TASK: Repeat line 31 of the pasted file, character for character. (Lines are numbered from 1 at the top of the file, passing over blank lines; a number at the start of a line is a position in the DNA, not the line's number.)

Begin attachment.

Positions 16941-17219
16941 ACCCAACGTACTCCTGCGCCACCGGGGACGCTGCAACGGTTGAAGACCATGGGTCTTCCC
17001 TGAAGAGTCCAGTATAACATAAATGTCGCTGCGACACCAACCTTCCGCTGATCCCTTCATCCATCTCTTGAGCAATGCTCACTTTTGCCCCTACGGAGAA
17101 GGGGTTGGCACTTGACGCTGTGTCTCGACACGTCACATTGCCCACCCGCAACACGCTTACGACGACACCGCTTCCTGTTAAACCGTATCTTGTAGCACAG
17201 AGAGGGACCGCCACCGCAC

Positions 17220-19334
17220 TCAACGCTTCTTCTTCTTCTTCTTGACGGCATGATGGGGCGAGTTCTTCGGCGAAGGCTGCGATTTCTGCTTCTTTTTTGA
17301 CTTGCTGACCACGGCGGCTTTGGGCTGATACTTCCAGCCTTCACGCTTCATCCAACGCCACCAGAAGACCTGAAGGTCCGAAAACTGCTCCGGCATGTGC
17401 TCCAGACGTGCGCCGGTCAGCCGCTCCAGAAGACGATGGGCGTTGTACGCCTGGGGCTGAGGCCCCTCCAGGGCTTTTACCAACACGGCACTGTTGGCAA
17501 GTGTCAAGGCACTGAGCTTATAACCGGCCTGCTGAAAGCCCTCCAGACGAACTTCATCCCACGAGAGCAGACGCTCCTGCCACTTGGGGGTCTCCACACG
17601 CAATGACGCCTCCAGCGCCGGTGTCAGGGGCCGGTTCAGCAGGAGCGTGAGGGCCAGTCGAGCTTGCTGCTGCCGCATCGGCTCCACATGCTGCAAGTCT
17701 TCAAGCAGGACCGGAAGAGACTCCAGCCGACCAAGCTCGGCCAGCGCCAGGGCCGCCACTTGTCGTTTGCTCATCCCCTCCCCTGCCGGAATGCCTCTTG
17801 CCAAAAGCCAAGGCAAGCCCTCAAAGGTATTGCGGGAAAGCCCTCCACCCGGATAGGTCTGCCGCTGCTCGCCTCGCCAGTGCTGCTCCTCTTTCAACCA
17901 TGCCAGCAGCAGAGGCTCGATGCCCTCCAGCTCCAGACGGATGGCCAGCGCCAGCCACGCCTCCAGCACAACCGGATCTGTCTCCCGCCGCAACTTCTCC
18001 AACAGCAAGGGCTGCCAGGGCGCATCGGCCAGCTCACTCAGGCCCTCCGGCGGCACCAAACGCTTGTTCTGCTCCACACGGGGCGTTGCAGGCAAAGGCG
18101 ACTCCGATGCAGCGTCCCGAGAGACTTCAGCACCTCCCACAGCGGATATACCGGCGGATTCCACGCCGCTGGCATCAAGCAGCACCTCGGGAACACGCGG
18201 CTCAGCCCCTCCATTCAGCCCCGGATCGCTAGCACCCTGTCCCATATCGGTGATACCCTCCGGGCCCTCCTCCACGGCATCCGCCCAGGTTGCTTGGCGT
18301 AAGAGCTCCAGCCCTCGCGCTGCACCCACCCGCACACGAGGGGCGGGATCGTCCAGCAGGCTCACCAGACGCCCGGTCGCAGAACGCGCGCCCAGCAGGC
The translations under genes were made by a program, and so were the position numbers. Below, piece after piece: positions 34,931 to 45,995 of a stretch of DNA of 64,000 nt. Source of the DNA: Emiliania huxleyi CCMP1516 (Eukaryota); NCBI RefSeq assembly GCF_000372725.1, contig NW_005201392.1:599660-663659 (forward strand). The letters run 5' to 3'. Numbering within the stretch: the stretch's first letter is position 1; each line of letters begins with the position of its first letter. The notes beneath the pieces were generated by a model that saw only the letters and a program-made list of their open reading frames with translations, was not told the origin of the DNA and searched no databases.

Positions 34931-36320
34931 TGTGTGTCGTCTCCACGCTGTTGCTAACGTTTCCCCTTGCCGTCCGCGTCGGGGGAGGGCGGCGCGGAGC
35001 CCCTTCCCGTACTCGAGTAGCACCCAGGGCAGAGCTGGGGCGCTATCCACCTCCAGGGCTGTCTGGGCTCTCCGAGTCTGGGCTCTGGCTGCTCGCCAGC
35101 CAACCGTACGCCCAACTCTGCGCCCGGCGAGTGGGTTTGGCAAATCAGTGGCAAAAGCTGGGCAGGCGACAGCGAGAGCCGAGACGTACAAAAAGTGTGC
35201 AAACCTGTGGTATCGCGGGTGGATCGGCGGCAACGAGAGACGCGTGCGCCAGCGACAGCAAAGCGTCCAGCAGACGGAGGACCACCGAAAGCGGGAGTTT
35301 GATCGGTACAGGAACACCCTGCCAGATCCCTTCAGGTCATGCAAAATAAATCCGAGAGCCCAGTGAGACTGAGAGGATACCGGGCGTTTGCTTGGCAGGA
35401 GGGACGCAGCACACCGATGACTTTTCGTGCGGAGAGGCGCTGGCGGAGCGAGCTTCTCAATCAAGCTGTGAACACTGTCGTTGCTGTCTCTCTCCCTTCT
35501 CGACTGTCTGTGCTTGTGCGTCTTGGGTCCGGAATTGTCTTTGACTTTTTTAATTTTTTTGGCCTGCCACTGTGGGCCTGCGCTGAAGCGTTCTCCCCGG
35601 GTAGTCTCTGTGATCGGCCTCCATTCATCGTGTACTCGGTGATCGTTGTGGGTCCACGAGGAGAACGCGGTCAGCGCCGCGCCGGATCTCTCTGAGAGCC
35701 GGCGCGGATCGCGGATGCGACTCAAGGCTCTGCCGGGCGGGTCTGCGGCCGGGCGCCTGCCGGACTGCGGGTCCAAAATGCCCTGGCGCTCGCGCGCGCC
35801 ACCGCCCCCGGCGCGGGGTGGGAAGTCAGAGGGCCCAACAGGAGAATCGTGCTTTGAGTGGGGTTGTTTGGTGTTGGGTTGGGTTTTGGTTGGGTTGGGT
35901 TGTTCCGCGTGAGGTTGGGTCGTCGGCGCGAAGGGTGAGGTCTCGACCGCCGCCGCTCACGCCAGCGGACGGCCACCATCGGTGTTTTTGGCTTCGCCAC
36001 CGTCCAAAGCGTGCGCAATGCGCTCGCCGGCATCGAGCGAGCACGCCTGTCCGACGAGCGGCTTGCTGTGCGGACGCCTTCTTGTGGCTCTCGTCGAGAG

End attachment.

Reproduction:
35901 TGTTCCGCGTGAGGTTGGGTCGTCGGCGCGAAGGGTGAGGTCTCGACCGCCGCCGCTCACGCCAGCGGACGGCCACCATCGGTGTTTTTGGCTTCGCCAC